Benjamin Rush (January 4, 1746 – April 19, 1813) was born in the Township of Byberry in Philadelphia County, Pennsylvania. His great-grandfather, John Rush, was an immigrant who married William Penn’s sister. The Rush family was somewhat well-known in Colonial America.
His father died when he was six and Rush was raised by his mother and her brother, Reverend Samuel Finley. This undoubtedly had a great influence on his religious views and his education. He was educated by Finley’s academy in Nottingham and at the age of 15 he began a five-year degree program at Princeton University. Afterwards he would study medicine under John Redmen. Redmen influenced Rush to continue his education at the University of Edinburgh where he learned French, Italian and Spanish while studying medicine. Upon returning to the 13 original colonies in 1769 he opened a medical practice and became a professor of chemistry at the College of Pennsylvania
Benjamin Rush Facts: Revolutionary War
- Rush, along with Benjamin Franklin, was appointed as a delegate of Pennsylvania Colony to the Second Continental Congress and was a supporter of the Declaration of Independence which he signed. Rush also played a role in the famous pamphlet written by Thomas Paine titled, Common Sense, when Paine consulted him
- During the American Revolutionary War, Rush fought to remove George Washington as Commander-in-Chief during the war. He participated in the Conway Cabal with Horatio Gates; this would cause him to lose trust with Washington and many others in Congress.
- The end of his Revolutionary War service came in 1777 when he was appointed surgeon-general of the Continental Army. He had many conflicts with the Army Medical service which resulted in his resignation in 1778.
- After the American Revolutionary War ended he was appointed to the staff of Pennsylvania Hospital, elected to the Pennsylvania convention which adopted the Federal Constitution, was appointed treasurer of the U.S Mint from 1797 – 1813 and became a professor of medical theory and clinical practice at the University of Pennsylvania. He was an advocate of bloodletting and was accused of killing more of his patients than helping them.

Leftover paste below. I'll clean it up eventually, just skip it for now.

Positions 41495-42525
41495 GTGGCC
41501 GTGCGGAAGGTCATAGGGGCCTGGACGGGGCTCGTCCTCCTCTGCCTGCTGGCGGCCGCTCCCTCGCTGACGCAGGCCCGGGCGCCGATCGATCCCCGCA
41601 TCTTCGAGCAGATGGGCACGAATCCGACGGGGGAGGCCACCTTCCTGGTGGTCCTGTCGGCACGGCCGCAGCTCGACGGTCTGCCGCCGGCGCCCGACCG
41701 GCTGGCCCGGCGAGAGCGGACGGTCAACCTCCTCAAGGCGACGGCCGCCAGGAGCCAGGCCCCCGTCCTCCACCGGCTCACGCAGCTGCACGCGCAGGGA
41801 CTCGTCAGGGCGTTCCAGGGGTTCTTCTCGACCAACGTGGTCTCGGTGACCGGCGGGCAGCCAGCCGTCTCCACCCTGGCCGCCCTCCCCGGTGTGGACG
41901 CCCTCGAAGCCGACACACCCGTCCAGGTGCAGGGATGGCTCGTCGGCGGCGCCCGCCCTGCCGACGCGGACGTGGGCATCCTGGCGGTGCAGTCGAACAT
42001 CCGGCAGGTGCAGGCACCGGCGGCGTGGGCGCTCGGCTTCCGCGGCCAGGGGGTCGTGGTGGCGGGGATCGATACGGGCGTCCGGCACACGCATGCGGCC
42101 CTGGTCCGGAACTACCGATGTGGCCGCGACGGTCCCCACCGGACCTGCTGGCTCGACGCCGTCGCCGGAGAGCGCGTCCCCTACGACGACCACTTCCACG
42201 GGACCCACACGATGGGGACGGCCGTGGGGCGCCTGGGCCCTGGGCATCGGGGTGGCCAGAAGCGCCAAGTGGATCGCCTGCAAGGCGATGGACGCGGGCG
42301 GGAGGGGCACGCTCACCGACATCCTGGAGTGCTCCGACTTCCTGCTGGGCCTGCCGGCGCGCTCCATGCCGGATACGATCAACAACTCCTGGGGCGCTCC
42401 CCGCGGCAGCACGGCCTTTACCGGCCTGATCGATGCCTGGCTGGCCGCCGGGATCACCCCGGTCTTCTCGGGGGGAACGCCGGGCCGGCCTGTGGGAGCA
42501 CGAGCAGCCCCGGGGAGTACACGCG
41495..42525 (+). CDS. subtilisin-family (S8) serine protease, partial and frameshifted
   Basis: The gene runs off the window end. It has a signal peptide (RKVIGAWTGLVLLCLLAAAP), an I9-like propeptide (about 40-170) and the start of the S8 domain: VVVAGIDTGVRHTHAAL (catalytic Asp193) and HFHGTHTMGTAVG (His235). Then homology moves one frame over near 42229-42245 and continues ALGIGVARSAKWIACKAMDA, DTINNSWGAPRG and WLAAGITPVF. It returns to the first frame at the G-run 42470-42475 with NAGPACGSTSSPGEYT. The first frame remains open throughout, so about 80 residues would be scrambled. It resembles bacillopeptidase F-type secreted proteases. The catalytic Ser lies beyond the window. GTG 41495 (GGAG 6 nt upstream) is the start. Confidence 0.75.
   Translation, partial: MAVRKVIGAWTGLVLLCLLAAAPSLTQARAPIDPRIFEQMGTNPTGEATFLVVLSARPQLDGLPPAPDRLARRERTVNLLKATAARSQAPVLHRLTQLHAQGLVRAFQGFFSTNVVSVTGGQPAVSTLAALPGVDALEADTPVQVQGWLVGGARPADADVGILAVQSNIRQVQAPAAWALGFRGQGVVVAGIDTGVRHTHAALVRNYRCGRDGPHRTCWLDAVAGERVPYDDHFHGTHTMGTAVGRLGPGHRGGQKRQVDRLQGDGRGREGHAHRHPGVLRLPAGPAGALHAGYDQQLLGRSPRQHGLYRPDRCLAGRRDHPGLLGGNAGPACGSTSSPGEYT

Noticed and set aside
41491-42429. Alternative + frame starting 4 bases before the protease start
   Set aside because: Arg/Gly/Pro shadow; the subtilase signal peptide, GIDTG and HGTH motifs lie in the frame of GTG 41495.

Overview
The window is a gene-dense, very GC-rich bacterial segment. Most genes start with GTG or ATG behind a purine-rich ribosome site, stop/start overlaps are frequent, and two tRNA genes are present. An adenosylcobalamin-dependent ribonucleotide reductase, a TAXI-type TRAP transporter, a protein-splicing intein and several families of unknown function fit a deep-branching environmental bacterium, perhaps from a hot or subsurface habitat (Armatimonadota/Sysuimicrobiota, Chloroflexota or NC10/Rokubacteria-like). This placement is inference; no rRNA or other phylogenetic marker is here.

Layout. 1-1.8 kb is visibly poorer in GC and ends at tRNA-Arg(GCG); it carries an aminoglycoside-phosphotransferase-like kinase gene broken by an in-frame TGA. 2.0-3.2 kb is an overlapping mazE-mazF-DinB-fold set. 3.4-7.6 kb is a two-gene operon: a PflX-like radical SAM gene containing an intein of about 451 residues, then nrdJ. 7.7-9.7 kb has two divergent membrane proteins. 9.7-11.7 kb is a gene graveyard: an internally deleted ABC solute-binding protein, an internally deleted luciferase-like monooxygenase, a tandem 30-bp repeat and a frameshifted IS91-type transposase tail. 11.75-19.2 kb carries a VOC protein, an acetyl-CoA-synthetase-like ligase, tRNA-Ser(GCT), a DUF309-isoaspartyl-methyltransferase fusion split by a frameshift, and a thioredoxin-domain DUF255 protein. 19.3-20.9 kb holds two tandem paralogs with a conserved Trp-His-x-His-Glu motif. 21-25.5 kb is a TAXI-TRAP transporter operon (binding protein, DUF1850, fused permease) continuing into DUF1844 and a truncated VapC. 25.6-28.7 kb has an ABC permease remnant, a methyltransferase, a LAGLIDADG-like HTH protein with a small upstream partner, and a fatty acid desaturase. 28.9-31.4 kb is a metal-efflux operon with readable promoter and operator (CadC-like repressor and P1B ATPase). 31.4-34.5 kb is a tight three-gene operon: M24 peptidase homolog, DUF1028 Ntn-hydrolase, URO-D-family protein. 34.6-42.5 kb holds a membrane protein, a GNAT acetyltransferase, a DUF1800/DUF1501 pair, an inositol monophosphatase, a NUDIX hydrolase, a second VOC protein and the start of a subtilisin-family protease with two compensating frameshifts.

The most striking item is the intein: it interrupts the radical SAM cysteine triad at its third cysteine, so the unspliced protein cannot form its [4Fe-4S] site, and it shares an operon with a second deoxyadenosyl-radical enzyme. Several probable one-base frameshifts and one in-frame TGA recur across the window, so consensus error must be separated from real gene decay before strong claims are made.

- Rush’s main contribution to the medical field was his work in mental health. He wrote Medical Inquiries and Observations upon the diseases of the Mind which was revolutionary. He named multiple mental illnesses and attempted to classify them and list what may cure them. He also pioneered a therapeutic approach to addiction. During a time when many believed it to be a sin to be an alcoholic, Rush believed that alcoholism was a disease and the alcoholic should be weened off with lighter substances.
Benjamin Rush Facts: Adams and Jefferson
- After the hard-fought election of 1802 Thomas Jefferson emerged as the victor leaving a sour taste in the mouth of John Adams. Adams and Jefferson were once best friends, but their friendship appeared to have ended after the election. Rush and Adams shared a series of letters in which Rush would eventually reunite the two patriots. Soon the two reunited in letter and began would write each other until their death on the same day.
Benjamin Rush Facts: Death
- Charles Goodrich says this in his Lives of the Signers of the Declaration of Independence
The life of Dr. Rush was terminated on the 19th of April, in the 68th year of his age. During his illness, which was, of but few days continuance, his house was beset with crowds of citizens, such was the general anxiety in respect to the life of this excellent man. When, at length he died, the news of his decease spread a deep gloom over the city, and expressions of profound sympathy were received from all parts of the country.
Benjamin Rush Facts: Online Resources
- Wikipedia – Benjamin Rush
- Colonial Hall Biography of Benjamin Rush
- Benjamin Rush’s views on Alcoholism
- Wallbuilders – Rush, Adams, and Jefferson
- The History Junkie’s Guide to Colonial America
- The History Junkie’s Guide to the Signers of the Declaration of Independence
- The History Junkie’s Guide to the American Revolutionary War